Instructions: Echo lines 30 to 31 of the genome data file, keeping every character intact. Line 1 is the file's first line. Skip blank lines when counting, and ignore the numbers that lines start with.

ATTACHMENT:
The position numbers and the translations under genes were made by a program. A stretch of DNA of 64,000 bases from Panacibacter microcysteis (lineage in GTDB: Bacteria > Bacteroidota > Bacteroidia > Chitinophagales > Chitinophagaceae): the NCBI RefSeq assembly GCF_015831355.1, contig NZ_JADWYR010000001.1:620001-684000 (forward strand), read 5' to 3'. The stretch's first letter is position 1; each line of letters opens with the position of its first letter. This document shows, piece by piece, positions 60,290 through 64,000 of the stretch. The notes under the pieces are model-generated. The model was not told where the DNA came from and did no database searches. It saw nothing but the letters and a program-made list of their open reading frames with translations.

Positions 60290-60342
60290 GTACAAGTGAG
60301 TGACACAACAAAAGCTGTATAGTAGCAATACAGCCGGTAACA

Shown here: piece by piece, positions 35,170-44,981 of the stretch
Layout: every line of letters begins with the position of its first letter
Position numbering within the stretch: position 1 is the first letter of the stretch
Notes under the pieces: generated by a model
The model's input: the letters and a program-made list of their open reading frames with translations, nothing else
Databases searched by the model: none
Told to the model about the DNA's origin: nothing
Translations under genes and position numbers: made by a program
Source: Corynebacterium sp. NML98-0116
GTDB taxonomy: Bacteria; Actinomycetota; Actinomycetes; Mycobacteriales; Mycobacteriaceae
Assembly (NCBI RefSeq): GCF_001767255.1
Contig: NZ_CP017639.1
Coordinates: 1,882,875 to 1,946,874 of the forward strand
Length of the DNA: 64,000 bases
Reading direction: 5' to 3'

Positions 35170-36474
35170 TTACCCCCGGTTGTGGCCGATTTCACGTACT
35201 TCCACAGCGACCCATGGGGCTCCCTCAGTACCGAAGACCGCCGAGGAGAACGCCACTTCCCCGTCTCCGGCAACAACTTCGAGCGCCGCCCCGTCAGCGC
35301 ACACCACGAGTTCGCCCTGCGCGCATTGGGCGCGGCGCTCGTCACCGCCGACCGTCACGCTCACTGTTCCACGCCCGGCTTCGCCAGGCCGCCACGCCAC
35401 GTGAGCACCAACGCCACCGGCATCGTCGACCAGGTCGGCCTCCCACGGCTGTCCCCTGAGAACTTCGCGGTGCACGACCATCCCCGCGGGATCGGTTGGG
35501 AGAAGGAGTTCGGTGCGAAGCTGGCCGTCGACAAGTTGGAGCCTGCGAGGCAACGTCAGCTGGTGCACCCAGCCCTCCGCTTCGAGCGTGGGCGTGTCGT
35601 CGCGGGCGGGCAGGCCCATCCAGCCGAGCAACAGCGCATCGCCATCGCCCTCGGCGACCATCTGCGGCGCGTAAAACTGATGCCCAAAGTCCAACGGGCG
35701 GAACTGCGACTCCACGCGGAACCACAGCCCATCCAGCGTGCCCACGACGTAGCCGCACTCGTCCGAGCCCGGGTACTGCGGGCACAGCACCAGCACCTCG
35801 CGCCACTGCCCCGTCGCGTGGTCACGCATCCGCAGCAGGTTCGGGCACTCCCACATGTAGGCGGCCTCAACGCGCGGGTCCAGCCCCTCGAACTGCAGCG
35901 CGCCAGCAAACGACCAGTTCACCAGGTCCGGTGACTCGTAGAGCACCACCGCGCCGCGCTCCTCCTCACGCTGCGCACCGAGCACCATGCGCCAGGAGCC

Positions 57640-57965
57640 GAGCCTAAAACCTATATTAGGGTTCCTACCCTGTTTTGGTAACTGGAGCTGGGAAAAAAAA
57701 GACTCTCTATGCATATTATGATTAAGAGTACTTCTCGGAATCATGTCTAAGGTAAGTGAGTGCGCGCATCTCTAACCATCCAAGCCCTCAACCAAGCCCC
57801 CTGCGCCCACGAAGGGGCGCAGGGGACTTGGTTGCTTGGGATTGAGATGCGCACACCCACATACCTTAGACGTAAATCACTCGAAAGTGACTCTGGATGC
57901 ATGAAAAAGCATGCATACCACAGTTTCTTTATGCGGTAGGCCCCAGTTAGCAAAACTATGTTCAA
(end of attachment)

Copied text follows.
Positions 57640-57965
57640 GAGCCTAAAACCTATATTAGGGTTCCTACCCTGTTTTGGTAACTGGAGCTGGGAAAAAAAA